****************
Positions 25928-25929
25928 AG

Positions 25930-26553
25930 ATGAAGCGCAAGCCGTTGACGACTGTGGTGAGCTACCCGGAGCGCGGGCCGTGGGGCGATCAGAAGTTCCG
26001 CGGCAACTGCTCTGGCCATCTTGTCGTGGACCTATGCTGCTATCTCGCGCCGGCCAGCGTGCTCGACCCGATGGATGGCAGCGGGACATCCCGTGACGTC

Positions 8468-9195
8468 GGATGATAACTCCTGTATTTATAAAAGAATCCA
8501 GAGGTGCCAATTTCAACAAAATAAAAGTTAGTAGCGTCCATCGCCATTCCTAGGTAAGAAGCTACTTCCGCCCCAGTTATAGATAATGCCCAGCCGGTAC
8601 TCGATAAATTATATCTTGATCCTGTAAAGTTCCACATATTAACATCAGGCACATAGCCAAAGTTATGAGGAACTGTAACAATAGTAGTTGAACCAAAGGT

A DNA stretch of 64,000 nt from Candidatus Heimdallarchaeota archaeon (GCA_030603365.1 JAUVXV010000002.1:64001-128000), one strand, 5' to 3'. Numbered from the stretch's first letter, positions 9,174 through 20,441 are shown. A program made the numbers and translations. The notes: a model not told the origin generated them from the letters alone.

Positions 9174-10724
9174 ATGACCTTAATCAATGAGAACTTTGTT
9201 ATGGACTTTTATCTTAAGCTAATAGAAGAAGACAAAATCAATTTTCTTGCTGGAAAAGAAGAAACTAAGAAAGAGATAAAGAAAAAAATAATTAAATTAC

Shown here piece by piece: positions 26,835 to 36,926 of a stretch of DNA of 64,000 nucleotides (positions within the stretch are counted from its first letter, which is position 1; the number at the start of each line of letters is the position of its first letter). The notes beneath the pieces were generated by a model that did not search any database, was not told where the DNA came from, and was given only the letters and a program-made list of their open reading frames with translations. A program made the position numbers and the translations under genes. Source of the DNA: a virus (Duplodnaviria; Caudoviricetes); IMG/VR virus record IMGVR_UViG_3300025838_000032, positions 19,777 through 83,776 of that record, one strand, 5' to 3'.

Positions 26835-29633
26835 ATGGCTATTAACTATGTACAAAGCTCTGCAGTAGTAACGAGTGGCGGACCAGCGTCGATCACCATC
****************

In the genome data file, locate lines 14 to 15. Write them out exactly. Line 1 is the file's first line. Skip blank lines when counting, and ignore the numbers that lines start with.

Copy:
Shown here piece by piece: positions 26,835 to 36,926 of a stretch of DNA of 64,000 nucleotides (positions within the stretch are counted from its first letter, which is position 1; the number at the start of each line of letters is the position of its first letter). The notes beneath the pieces were generated by a model that did not search any database, was not told where the DNA came from, and was given only the letters and a program-made list of their open reading frames with translations. A program made the position numbers and the translations under genes. Source of the DNA: a virus (Duplodnaviria; Caudoviricetes); IMG/VR virus record IMGVR_UViG_3300025838_000032, positions 19,777 through 83,776 of that record, one strand, 5' to 3'.

Positions 26835-29633